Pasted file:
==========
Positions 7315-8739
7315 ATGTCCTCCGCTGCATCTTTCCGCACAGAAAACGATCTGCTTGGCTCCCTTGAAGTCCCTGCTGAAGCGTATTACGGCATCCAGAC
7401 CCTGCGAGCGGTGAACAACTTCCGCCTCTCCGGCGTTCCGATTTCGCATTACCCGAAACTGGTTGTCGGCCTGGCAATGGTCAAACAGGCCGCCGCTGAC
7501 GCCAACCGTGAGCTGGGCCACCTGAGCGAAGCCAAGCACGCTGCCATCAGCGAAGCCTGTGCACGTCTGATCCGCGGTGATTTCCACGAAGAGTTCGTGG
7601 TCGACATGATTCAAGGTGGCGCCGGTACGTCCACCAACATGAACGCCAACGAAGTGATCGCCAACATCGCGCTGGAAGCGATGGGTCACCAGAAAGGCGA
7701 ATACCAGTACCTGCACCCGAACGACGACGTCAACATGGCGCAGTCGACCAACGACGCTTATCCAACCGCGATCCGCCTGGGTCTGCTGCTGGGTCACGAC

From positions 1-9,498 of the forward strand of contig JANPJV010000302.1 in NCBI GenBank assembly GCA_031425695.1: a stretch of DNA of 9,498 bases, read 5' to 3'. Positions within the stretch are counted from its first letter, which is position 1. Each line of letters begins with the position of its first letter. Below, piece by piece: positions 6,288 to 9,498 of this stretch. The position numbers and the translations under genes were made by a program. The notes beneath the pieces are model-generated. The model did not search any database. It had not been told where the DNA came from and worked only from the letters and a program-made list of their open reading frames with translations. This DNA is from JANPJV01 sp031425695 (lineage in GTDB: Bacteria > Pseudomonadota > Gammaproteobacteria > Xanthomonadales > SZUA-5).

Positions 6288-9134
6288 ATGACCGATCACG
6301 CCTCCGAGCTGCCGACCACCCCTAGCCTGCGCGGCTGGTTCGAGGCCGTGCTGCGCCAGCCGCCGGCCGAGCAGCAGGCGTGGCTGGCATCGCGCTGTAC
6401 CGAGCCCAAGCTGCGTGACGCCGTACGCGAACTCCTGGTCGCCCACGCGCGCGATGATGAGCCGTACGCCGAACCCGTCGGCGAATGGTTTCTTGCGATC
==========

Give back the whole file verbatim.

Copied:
Positions 7315-8739
7315 ATGTCCTCCGCTGCATCTTTCCGCACAGAAAACGATCTGCTTGGCTCCCTTGAAGTCCCTGCTGAAGCGTATTACGGCATCCAGAC
7401 CCTGCGAGCGGTGAACAACTTCCGCCTCTCCGGCGTTCCGATTTCGCATTACCCGAAACTGGTTGTCGGCCTGGCAATGGTCAAACAGGCCGCCGCTGAC
7501 GCCAACCGTGAGCTGGGCCACCTGAGCGAAGCCAAGCACGCTGCCATCAGCGAAGCCTGTGCACGTCTGATCCGCGGTGATTTCCACGAAGAGTTCGTGG
7601 TCGACATGATTCAAGGTGGCGCCGGTACGTCCACCAACATGAACGCCAACGAAGTGATCGCCAACATCGCGCTGGAAGCGATGGGTCACCAGAAAGGCGA
7701 ATACCAGTACCTGCACCCGAACGACGACGTCAACATGGCGCAGTCGACCAACGACGCTTATCCAACCGCGATCCGCCTGGGTCTGCTGCTGGGTCACGAC

From positions 1-9,498 of the forward strand of contig JANPJV010000302.1 in NCBI GenBank assembly GCA_031425695.1: a stretch of DNA of 9,498 bases, read 5' to 3'. Positions within the stretch are counted from its first letter, which is position 1. Each line of letters begins with the position of its first letter. Below, piece by piece: positions 6,288 to 9,498 of this stretch. The position numbers and the translations under genes were made by a program. The notes beneath the pieces are model-generated. The model did not search any database. It had not been told where the DNA came from and worked only from the letters and a program-made list of their open reading frames with translations. This DNA is from JANPJV01 sp031425695 (lineage in GTDB: Bacteria > Pseudomonadota > Gammaproteobacteria > Xanthomonadales > SZUA-5).

Positions 6288-9134
6288 ATGACCGATCACG
6301 CCTCCGAGCTGCCGACCACCCCTAGCCTGCGCGGCTGGTTCGAGGCCGTGCTGCGCCAGCCGCCGGCCGAGCAGCAGGCGTGGCTGGCATCGCGCTGTAC
6401 CGAGCCCAAGCTGCGTGACGCCGTACGCGAACTCCTGGTCGCCCACGCGCGCGATGATGAGCCGTACGCCGAACCCGTCGGCGAATGGTTTCTTGCGATC